6 actors bring Hamlet alive with American Sign Language, Indigenous perspectives and more
'These struggles are human and we all have them,' says actor Charlene Van Buekenhout
Shakespeare didn't have American Sign Language, Indigenous perspectives, new mothers and post-traumatic stress disorder in mind when writing Hamlet — but a Winnipeg theatre company has brought those into the play.
Hamlet (the rest is silence) provides six very different actors an opportunity to showcase their take on Hamlet's life, including the age-old question "to be or not to be."
The play, directed and written (and on three nights performed) by Kevin Klassen, is a deconstructed retelling of the Danish prince's story as a memory play that was a hit for Klassen at the 2018 Winnipeg Fringe Theatre Festival.
This time around, Klassen explores how universal Shakespeare truly is by casting people who wouldn't historically be seen as Hamlet, with each taking on the role for a few nights of the run.
"What we're hoping to accomplish with this show is to test that theory out and find out how many different people can relate to Hamlet," Klassen said.
"Hopefully it'll attract audience members from those different communities and find a Hamlet that they can relate to."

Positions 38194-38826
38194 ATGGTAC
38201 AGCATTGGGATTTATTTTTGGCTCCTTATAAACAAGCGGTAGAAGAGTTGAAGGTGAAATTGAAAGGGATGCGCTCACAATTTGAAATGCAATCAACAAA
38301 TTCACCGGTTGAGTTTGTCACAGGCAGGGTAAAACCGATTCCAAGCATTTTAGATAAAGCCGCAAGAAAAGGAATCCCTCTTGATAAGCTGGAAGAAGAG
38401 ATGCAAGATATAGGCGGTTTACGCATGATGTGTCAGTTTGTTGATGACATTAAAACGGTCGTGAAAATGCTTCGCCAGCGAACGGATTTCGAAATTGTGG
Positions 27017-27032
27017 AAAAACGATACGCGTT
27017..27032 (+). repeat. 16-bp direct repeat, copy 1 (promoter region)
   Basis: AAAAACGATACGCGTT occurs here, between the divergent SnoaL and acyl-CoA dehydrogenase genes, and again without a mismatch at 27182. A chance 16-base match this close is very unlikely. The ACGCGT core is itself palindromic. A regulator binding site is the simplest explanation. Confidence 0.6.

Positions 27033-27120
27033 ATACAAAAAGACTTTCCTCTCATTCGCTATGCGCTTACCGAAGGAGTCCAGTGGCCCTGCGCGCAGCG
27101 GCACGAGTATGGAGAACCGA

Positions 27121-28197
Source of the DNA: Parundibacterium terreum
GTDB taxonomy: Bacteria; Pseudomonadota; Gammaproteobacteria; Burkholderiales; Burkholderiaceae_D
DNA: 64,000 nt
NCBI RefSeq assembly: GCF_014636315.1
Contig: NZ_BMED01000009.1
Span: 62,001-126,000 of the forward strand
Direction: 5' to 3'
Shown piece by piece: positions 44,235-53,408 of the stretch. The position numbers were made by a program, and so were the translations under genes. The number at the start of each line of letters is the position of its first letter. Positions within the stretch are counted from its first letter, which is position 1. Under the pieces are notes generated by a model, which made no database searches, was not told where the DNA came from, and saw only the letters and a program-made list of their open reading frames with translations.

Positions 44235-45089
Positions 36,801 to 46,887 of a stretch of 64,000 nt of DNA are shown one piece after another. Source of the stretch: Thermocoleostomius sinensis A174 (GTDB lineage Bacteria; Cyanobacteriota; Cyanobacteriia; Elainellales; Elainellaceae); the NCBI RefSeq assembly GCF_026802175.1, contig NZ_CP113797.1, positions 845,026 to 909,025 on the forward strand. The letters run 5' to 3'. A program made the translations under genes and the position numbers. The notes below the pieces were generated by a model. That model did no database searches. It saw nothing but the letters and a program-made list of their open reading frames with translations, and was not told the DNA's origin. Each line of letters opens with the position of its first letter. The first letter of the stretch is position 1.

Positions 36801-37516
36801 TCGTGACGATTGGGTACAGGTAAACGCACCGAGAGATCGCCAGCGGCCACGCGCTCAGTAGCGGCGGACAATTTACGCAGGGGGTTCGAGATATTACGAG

The production by Echo Theatre is part of the Royal Manitoba Theatre Centre's Master Playwright Festival, which this year focuses on William Shakespeare.
In Klassen's epilogue to Hamlet, the prince has died and lives in a form of purgatory, reliving moments from the past.
Jordan Sangalang is a Filipino deaf artist who will translate Klassen's play into American Sign Language.
Sangalang is excited about showing Winnipeg that ASL actors and all the diverse actors in the show can do a great job as Hamlet, despite none of them being the young man Hamlet was originally intended to be.
Adaptation of Shakespeare's most famous play presented in American Sign Language:
"So it doesn't matter what kind of disability someone has or what kind of varying ability they have, we're looking at equality and accessibility," he said.
Sangalang found it both challenging and rewarding to interpret Shakespearean English into modern English and then into American Sign Language.
All six artists in the show face their own challenges and bring their own perspectives to the role of Hamlet.
Charlene Van Buekenhout, a producer and one of the performers, believes that by opening up expectations, the audience and performers alike can realize that multiple people with different backgrounds have a wide variety of shared struggles.
"I think that can be so freeing for someone to perform but also to watch [and] know that … these struggles are human and we all have them."
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The intimate experience will run 45 minutes at Dalnavert, with each of the six actors getting a few nights to perform to 15 audience members in the historic home's dining room.
Hamlet (The Rest is Silence) runs Jan. 22 to Feb. 9. Check Echo Theatre's website for show times and cast details.